A lot of people who read my blog about DC told me they thought I was having the time of my life and loving every minute of it. If you know me, you know that while I did a whole lot of growing this past summer, met some amazing people and learned SO much about myself, the world and our government, I did NOT enjoy my summer in DC.
When people ask me how it was, my favorite thing to say is, “Well, it was an adventure.” That’s totally the truth. It was an adventure, just not an adventure where I loved every single moment of it, which is okay. I am learning as I get older, that my personality type is such that I don’t like to upset people. I know that’s funny because I seem to do a good job at it, but I don’t intentionally walk into confrontation (except journalism is a completley different nuanced issue, so don’t get me started there). But in my personal life, if someone has done something for me or trying their hardest or whatever it is, I don’t like to do things to go out of my way to slap them in the face. That means that a lot of the time my thoughts and feelings get put on the backburner, which has its positives and negatives and I could get into that in a whole different post.
However, that meant this summer I didn’t want to write anything bad. I didn’t want to write about how I am not meant to work inside politics – that excludes political journalism for those of you who might be reading and looking for a flaw in what I’m writing. Political journalism is EXACTLY what I want to do because of everything I learned this summer. I didn’t want to write about how my roommate and other people I was living with made me feel awful because I wasn’t exactly like they were. I didn’t want to write about how I called my mom bawling because the city I was living in felt like it was sucking the joy out of me.
However, one of the main things I wanted the program to improve upon, was to let students know it’s okay to not love everything about the experience. Sure I did a lot of amazing things that I look back on and smile, but that doesn’t mean I’m one of those people who never wants to leave DC again. I learned later there was another student who, like me, wasn’t as enamored as others, which is perfectly fine. The internship was a “risk-free trial” of a career that, if I had entered into it, would have cost me a lot more pain and struggle than six weeks of an unpaid internship did.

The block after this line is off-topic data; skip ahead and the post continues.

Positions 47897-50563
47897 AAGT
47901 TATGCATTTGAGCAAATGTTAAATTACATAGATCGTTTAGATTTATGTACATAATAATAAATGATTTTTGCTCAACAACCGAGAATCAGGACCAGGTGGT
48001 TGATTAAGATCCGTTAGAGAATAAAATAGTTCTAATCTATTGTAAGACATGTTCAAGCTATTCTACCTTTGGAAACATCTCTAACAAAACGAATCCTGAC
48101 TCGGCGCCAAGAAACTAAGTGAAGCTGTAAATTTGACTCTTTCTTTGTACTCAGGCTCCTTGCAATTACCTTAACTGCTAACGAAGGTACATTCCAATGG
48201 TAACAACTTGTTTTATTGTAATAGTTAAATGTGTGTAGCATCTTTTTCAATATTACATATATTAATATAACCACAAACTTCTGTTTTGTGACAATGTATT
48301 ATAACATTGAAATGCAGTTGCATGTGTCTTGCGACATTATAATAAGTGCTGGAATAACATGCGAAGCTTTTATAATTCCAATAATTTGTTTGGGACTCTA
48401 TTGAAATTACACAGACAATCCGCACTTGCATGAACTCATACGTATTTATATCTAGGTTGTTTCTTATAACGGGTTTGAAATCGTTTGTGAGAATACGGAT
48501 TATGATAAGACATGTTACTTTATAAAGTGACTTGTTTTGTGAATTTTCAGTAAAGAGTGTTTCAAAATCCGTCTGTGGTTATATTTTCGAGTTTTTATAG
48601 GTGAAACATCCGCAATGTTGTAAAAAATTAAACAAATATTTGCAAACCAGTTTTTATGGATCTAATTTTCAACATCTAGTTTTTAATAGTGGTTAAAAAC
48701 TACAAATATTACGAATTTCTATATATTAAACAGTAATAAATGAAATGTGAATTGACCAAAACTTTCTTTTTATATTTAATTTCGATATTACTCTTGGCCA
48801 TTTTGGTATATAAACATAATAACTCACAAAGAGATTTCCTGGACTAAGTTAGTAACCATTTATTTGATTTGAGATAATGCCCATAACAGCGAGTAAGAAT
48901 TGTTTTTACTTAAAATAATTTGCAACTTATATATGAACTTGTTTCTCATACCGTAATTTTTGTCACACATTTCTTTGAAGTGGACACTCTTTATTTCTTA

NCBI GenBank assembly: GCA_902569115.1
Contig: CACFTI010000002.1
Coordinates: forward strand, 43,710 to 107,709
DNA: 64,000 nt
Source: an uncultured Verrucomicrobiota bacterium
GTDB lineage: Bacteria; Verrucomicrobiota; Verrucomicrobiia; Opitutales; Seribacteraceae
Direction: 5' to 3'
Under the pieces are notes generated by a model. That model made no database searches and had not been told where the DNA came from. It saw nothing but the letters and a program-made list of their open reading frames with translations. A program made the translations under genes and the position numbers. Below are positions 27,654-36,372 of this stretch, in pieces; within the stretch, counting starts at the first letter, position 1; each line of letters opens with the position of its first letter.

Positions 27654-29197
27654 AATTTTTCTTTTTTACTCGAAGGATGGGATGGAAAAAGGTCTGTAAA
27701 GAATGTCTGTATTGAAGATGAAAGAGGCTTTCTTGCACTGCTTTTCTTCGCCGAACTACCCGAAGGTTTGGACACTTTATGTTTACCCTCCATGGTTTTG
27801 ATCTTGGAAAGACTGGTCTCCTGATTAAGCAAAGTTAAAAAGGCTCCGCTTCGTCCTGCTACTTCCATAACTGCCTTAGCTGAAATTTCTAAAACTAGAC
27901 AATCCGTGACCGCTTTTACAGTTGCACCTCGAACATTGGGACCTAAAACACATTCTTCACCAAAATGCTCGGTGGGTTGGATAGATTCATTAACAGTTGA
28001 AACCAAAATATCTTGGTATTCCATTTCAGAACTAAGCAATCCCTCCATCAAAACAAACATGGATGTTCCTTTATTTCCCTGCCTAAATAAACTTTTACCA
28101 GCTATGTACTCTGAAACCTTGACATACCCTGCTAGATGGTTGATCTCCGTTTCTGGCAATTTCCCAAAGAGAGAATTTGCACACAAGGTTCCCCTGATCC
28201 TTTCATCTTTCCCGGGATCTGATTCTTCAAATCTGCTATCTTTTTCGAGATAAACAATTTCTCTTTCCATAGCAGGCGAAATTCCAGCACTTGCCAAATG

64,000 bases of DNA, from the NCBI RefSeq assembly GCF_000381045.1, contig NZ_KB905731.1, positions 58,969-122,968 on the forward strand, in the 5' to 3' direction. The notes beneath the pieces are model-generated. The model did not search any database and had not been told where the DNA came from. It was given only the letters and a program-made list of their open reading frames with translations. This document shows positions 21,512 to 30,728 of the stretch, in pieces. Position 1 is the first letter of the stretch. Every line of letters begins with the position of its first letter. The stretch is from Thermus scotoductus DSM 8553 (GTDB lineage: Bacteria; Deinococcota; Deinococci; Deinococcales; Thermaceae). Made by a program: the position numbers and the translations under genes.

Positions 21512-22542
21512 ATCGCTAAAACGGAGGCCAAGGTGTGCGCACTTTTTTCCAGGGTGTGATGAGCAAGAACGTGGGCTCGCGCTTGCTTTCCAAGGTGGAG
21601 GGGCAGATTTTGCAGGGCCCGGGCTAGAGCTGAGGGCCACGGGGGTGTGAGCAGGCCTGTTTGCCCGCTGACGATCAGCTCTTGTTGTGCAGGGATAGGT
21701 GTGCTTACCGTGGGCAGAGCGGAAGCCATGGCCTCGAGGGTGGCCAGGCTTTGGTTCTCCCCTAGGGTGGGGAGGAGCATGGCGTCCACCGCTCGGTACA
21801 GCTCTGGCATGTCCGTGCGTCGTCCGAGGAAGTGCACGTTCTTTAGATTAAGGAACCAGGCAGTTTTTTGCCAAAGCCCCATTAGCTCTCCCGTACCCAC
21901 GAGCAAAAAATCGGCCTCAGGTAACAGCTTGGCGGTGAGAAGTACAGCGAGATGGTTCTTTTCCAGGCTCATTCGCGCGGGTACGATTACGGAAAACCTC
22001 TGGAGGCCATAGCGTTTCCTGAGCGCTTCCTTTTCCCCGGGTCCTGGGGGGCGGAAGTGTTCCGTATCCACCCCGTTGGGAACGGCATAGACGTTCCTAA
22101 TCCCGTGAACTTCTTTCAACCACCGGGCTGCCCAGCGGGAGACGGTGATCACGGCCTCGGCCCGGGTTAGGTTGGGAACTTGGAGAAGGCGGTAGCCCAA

With that said, I want to let whoever is reading this know that packing up and moving 2000 miles from home is not easy. Graduating a year early and leaving all of my friends behind still attending rush week and loving every football game is not easy. Getting an apartment and making a budget and starting a brand new job in a brand new city is not going to be easy and I know that.
I don’t want anyone to look at my blog and get upset because they’re doing a similar thing and it’s hard for them when I’m not talking about how hard it is.
It’s hard because I feel like I can’t call my very best friends because they’re so excited about me starting this new journey in my life and I feel bad being upset about little stupid things and missing people. It’s hard because I miss my mama SO much but I know she misses me too, so calling and bawling about missing college football (yes I did that yesterday) seems dumb. It’s hard because I feel like any new friends I make will get frustrated because me being homesick seems like I don’t want to be here, which I TOTALLY DO.
So, it’s hard, not hard enough that I’m regretting the move, but hard. So, let me leave you with some positivity.
This move, this change, is so exciting for me. I get to blaze my own trail and I have what is basically my dream first job with some amazing people. I have fallen in love with this little city and I have probably the best living situation I could have found. I am outstandingly blessed and I know the Lord is with me every step of the way. Everyone I love is behind me cheering and loving me and excited to see what I can do, so it’s going to be great.
**Also, I have some pretty darn amazing family just down the road from me that I can’t wait to hang out with more.